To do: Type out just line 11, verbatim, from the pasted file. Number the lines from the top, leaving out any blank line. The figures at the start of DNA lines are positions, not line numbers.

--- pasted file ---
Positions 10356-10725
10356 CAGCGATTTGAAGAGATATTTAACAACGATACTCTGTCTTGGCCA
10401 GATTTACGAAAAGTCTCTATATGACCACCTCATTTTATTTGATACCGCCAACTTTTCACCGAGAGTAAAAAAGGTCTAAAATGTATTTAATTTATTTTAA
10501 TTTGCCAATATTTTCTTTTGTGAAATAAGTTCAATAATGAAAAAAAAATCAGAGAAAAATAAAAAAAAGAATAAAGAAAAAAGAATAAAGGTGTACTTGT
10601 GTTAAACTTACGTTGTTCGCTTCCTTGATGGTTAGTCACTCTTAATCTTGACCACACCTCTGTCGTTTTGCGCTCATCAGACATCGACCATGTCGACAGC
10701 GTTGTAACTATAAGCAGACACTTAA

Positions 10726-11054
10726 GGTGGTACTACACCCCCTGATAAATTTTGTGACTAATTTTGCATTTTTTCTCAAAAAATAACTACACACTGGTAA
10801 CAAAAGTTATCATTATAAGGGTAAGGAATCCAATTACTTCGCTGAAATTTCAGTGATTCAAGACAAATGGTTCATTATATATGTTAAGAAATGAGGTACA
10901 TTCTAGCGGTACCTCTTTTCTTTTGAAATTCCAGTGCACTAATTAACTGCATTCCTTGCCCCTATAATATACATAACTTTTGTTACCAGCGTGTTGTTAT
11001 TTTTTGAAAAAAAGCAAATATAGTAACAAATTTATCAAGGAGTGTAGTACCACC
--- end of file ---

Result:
11001 TTTTTGAAAAAAAGCAAATATAGTAACAAATTTATCAAGGAGTGTAGTACCACC